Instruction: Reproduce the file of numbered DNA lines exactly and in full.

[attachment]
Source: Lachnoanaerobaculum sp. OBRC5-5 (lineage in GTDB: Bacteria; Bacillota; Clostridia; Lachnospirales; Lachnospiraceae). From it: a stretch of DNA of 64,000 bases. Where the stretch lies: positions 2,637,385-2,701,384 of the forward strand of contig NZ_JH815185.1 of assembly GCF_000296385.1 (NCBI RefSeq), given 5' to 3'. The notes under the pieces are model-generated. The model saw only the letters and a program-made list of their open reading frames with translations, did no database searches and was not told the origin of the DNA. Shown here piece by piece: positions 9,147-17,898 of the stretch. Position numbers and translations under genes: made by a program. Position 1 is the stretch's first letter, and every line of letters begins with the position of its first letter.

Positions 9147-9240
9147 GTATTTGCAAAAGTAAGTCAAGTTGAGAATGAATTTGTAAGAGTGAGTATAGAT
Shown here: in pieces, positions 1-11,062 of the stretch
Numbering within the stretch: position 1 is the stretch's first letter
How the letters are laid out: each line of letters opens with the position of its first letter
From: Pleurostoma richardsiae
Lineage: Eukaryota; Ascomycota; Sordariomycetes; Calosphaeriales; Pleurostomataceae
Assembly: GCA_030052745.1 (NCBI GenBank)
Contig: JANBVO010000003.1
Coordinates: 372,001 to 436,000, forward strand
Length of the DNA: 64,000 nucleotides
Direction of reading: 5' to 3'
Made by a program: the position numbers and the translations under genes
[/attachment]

Source: Lachnoanaerobaculum sp. OBRC5-5 (lineage in GTDB: Bacteria; Bacillota; Clostridia; Lachnospirales; Lachnospiraceae). From it: a stretch of DNA of 64,000 bases. Where the stretch lies: positions 2,637,385-2,701,384 of the forward strand of contig NZ_JH815185.1 of assembly GCF_000296385.1 (NCBI RefSeq), given 5' to 3'. The notes under the pieces are model-generated. The model saw only the letters and a program-made list of their open reading frames with translations, did no database searches and was not told the origin of the DNA. Shown here piece by piece: positions 9,147-17,898 of the stretch. Position numbers and translations under genes: made by a program. Position 1 is the stretch's first letter, and every line of letters begins with the position of its first letter.

Positions 9147-9240
9147 GTATTTGCAAAAGTAAGTCAAGTTGAGAATGAATTTGTAAGAGTGAGTATAGAT
Shown here: in pieces, positions 1-11,062 of the stretch
Numbering within the stretch: position 1 is the stretch's first letter
How the letters are laid out: each line of letters opens with the position of its first letter
From: Pleurostoma richardsiae
Lineage: Eukaryota; Ascomycota; Sordariomycetes; Calosphaeriales; Pleurostomataceae
Assembly: GCA_030052745.1 (NCBI GenBank)
Contig: JANBVO010000003.1
Coordinates: 372,001 to 436,000, forward strand
Length of the DNA: 64,000 nucleotides
Direction of reading: 5' to 3'
Made by a program: the position numbers and the translations under genes